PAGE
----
Franchise post picWhenever I have a chance to discuss the potential of working with a franchise owner as a BrandFace™, I generally get push-back caused by the frustration of franchise guidelines and previously lost battles. But I’m here to tell you that it’s possible to successfully represent your own brand, even if you own a franchise.

Here are a few suggestions to consider:

Radio:  Ask if you can voice your local radio commercials. At first, you may get rejected, but don’t give up. Franchises generally produce ‘cookie cutter’ radio spots that have tags at the end of each to allow time for local information. Even if your voice is only heard in that last five to ten seconds, use it to get listeners acquainted with you.  Radio stations will gladly allow use of their studio so you can cut your tags.

TV:  Same goes for TV. If you are not allowed to appear throughout the entire spot, ask if you can do an open and close (appearing at the beginning and end of the spot). If that’s not possible, revert to the same tagging strategy as above. If you still aren’t allowed to be a talking head in the tag (to appear and speak), try showing a photo of yourself at the end (with your signature and personal tagline or mission statement). At least your face will be seen and recognized.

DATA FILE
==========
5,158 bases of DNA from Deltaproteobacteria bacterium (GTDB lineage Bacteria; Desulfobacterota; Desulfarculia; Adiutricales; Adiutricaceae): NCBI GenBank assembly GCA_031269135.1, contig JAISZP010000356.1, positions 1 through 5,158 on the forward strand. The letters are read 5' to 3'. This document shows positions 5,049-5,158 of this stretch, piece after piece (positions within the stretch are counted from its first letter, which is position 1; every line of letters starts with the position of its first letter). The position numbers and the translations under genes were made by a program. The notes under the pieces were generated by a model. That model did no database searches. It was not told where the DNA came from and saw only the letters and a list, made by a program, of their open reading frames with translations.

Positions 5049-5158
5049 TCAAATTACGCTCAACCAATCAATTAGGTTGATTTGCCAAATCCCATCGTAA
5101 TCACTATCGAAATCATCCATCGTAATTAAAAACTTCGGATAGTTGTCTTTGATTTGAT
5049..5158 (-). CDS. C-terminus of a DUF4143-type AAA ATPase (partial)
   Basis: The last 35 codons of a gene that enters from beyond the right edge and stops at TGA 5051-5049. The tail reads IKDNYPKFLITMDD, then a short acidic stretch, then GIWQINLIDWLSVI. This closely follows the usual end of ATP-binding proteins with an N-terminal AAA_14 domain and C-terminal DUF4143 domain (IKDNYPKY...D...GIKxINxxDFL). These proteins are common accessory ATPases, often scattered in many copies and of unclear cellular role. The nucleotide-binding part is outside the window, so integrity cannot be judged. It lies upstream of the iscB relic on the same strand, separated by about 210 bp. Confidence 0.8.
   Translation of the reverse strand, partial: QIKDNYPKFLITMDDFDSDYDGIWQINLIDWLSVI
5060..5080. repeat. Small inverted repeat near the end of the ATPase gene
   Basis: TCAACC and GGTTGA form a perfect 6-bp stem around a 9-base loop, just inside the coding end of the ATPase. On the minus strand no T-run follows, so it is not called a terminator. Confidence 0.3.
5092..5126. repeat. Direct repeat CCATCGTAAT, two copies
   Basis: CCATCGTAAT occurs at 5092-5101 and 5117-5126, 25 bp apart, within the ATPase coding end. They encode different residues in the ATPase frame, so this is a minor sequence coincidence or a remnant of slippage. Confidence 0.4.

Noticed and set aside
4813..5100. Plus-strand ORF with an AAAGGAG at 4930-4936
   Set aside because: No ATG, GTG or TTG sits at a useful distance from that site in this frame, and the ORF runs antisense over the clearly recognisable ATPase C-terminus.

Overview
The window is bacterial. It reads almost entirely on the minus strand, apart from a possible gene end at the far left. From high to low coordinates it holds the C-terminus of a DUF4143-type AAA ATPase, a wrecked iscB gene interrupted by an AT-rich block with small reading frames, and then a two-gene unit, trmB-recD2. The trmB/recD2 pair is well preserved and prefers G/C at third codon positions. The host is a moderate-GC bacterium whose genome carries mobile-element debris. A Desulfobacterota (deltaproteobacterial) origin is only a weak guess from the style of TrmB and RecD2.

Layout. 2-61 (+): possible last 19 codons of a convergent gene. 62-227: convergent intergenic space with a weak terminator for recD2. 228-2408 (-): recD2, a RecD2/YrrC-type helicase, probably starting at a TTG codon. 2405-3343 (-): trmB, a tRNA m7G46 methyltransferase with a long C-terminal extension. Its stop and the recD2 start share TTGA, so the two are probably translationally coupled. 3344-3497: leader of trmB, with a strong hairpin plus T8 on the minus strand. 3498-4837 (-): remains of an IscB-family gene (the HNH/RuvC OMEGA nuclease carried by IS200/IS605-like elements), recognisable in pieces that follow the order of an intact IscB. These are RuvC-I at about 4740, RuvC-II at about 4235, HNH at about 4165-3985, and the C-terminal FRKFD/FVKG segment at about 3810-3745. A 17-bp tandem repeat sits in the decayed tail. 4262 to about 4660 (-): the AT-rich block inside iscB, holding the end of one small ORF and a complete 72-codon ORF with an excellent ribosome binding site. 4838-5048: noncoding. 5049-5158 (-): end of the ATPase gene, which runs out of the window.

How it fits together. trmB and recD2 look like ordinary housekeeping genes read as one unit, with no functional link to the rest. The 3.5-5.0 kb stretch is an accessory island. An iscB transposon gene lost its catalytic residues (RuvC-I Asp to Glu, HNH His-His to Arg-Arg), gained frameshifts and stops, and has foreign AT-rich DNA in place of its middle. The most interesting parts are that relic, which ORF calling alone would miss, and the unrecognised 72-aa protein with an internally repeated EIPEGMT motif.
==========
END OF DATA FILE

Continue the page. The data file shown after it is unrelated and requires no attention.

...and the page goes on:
Print:  Like radio and TV spots, print ads and direct mail are also created in a very cookie-cutter manner by franchise operations. If you have your own graphic designer on staff, ask if corporate will send you the layered art work so your designer can find a tasteful way to insert your photo and signature into the existing image.

Digital:  Don’t forget your online display ads! You can also add your image to those, making it appear as though you are delivering the advertising message yourself. When doing so, try the ‘helpful’ approach. Use the campaign ads to promote tips and advice, then link to a specific page that is truly helpful to the consumer. This approach not only gets your face out there, it connects you to content and expertise!

Web Video:  Most franchises have not yet nixed the idea of local owners doing their own web video (and in fact, some are completely oblivious that it’s happening). It’s a wide open field! Consider using short form videos to give expert advice or ideas, but take care to remain brand compliant. Once corporate does discover your videos, you’ll want them to be impressed!

Website:  This one is overlooked much of the time, but should be considered an absolute priority. Most franchises require that you promote your web page (which happens to live on the corporate website). I haven’t met a franchise owner yet who was happy with their corporate website. Most feel it’s a watered down approach at best, but they don’t have the flexibility to build their own site. However, most franchises will at least allow you to add a photo of yourself, along with a paragraph or two about you and your location. At least take full advantage of this. And include any links out to your social channels, too (especially video). Give them as many ways to find you as possible.